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Torch provides a new Catholic homily each week written specially for this web site by Dominican friars, and read by followers worldwide. Read more.

Redeeming Confusion

Wednesday, April 11, 2018

Third Sunday of Easter (B)  |  Fr Benjamin Earl urges us to rejoice in our con-fusion that is found in Christ and our faith in him. 

The Easter season coincides with the “home straight” of the academic year, which means that many students in schools, colleges and universities will shortly be facing examinations. Probably at some point those preparing for exams will experience confusion as they seek to order their thoughts and their studies. Part of a revision process is about making connections between the various things we have studied; but we all mix things up from time to time, and as we fit the different pieces of the jigsaw together we might occasionally get the wrong piece. We hope, of course, it will look much better as the jigsaw nears completion.

Among those who have more reason to worry about confusion are those studying law, because “confusion” has a technical legal meaning. This is most easily explained with an example. If one company rents a building from another, then the two companies have mutual rights and obligations in virtue of the lease, a contract between the two entities. If one company fails in its obligations, the other can sue in court. But if the two companies later merge into one, their mutual rights and obligations come to an end through what is called “confusion”. The two parties to the contract have fused together: they are “con-fused”. The obligation to pay rent, and the right to collect it, both disappear; and obviously it would be nonsense for the merged company to try to sue itself.

Those who do not have an impending law exam might wonder why I mention this legal technicality. The short answer is that the scriptures today are full of the terminology and imagery of legal processes. And there is much confusion.
In the Acts of the Apostles, Peter today is speaking of the actual legal process by which Christ was condemned. Jesus was the accused, the people the accusers and Pilate the judge. But now he has been raised, and the disciples are witnesses to that.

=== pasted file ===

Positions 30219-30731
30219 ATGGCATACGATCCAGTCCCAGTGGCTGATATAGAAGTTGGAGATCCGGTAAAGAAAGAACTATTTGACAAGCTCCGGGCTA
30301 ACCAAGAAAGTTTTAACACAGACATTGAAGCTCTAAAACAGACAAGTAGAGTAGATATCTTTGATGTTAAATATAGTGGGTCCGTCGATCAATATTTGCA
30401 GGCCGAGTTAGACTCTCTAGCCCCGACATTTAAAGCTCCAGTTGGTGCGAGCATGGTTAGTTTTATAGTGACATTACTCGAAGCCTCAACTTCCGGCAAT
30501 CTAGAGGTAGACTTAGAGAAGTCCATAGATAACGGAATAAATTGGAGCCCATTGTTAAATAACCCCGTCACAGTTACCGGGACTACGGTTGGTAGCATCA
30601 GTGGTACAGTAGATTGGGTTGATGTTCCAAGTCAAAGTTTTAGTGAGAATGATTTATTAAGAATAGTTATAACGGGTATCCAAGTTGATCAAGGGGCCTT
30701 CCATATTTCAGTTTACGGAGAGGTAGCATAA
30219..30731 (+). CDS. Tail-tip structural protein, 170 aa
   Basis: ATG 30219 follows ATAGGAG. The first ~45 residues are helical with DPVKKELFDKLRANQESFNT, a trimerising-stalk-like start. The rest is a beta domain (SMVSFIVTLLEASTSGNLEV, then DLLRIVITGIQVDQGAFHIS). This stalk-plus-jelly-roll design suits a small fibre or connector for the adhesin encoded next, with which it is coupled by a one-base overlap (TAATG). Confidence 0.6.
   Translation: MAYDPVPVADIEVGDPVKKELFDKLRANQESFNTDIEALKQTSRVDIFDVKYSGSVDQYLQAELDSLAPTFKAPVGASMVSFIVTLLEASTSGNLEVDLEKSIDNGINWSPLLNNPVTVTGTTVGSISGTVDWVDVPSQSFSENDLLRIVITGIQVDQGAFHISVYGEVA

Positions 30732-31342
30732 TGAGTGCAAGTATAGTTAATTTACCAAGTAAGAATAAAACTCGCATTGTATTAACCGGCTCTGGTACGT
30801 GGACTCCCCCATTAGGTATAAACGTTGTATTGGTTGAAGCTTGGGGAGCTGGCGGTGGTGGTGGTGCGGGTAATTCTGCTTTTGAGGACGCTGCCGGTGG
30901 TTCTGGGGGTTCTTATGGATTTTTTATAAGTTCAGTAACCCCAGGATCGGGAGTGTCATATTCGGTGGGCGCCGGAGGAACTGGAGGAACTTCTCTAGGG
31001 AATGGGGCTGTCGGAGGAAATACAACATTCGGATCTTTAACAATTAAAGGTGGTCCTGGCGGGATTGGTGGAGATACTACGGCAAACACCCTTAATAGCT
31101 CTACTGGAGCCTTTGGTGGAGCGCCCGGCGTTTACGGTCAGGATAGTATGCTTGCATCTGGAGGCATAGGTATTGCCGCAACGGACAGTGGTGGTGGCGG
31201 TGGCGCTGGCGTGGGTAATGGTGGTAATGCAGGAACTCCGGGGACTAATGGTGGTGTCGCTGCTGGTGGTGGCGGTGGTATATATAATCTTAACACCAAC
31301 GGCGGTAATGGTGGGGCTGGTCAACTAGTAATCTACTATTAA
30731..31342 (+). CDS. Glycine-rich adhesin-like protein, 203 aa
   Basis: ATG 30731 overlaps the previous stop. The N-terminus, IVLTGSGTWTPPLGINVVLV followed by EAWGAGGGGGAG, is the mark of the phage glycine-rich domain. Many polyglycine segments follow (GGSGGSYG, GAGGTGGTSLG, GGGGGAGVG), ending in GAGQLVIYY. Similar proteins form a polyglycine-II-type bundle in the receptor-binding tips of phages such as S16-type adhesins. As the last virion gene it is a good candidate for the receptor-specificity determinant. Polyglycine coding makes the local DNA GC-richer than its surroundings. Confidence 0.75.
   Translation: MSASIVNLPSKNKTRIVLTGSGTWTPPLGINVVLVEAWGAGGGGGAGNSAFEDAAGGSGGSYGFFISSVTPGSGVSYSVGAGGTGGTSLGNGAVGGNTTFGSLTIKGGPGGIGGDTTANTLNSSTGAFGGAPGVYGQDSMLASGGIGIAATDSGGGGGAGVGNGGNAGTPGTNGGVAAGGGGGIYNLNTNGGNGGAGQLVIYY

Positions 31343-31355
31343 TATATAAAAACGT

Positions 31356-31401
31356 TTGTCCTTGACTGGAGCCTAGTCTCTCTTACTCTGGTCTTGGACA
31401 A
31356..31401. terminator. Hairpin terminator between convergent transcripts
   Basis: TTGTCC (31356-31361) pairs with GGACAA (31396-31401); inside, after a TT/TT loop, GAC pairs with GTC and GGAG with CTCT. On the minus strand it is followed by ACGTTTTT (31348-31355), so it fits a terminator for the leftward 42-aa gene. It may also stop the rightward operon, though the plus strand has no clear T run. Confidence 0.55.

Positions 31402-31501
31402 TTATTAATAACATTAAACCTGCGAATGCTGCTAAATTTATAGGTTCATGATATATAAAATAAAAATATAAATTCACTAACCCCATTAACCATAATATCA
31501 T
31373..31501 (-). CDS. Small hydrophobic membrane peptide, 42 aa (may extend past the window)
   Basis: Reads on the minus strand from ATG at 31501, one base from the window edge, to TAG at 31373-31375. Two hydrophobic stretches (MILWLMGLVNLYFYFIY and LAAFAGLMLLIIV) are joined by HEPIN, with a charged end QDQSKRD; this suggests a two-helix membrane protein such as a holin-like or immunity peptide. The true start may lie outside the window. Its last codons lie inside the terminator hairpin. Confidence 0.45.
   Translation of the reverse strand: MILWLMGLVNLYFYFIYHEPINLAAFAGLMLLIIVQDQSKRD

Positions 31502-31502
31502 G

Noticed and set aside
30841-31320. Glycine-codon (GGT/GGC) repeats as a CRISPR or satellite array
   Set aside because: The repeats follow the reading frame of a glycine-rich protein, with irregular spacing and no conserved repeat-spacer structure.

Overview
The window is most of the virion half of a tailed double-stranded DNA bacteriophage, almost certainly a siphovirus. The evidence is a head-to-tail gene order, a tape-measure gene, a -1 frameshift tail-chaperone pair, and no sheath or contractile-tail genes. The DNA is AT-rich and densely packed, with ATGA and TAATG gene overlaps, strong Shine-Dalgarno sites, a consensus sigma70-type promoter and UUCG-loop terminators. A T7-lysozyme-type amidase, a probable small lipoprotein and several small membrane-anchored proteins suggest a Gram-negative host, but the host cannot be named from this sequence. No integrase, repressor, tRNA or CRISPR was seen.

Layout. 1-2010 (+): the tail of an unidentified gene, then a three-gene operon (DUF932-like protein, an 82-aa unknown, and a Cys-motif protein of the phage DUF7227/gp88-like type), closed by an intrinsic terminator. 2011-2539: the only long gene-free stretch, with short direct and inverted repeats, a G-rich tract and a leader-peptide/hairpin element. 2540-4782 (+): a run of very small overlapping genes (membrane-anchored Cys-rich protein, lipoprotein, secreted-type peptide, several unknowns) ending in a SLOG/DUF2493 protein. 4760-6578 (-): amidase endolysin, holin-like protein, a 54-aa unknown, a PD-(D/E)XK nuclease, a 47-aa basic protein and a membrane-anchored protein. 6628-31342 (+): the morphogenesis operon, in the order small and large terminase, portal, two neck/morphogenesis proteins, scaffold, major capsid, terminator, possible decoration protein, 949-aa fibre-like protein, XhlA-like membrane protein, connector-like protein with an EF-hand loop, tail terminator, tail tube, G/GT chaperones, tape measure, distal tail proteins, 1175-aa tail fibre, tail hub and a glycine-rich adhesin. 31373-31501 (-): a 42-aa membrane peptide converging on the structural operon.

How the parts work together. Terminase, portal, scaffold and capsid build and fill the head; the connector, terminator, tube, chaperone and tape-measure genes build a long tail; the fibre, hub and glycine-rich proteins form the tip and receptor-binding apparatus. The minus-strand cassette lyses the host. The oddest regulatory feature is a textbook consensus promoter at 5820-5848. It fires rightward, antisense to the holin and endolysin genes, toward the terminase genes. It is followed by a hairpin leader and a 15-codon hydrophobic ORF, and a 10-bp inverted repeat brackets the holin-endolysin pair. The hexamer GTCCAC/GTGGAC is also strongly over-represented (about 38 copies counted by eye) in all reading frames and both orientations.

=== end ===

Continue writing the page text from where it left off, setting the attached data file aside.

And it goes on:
But in the first letter of St John, things are different. The legal language is figurative this time; we are the accused – indeed the guilty ones; Jesus is now our advocate, our barrister, our defence counsel. More than that, he takes our sins away: not just providing an alibi, but a cure for our sins, both pardon and effective rehabilitation.

In the gospel it is different again. Jesus appears to the disciples and asks them to act as judge. He shows them his hands and feet, he eats fish before their eyes, and asks them to believe, to judge, that he is truly risen in the flesh. And having convinced them, he sends them out as witnesses again. I say “them”, but of course we too are included among those disciples who are to judge and bear witness.

So we are, with the people of Israel, accusers of Christ; we are accused as sinners with him; we are called upon to judge him; and we are witnesses to his resurrection. It is all very confusing.

But confusion can help. Charles Dickens’ Bleak House has as its background the generations-long Chancery case of Jarndyce v Jarndyce: a family dispute over a will which ended decade after the death of the testator only when the inheritance had been exhausted on legal fees. If only there had been confusion: if the two branches had been united in a single heir, then the ridiculous state of affairs would be ended.

Humanity’s situation is no less ridiculous: we turn against our Father, creator and sustainer, the one who loves us. We commit sin which is destructive of all that we are. And yet we carry on the hand-wringing and the self-justification until our lives are wasted.

But with Christ’s death and resurrection we are rescued. We are at once accused and accuser; our defender and advocate is also our judge; and we are witnesses to the fact that sin and death have been overcome.  Persistence in the action is utterly pointless. There is no need to quibble over blame; in Christ’s death and resurrection our fault has become a moot point.

So leave behind sin, and all its snares. Rejoice in the resurrection. Rejoice in our confusion. Rejoice that we still have the inheritance of the kingdom. And if there is one legal role which must continue, let it be that of witnessing to the joyful confusion that is the Christian faith.


Acts 3:13-15, 17-19  |  1 John 2:1-5  |  Luke 24:35-48

Photograph by Fr Lawrence Lew OP of a panel from the choir screen of Notre Dame Cathedral in Paris

Benjamin Earl O.P.

Benjamin Earl O.P.fr. Benjamin Earl is Procurator General of the Order of Preachers, responsible for representing the Order to the Holy See and for canonical issues in the Order's General Curia  |  benjamin.earl@english.op.org

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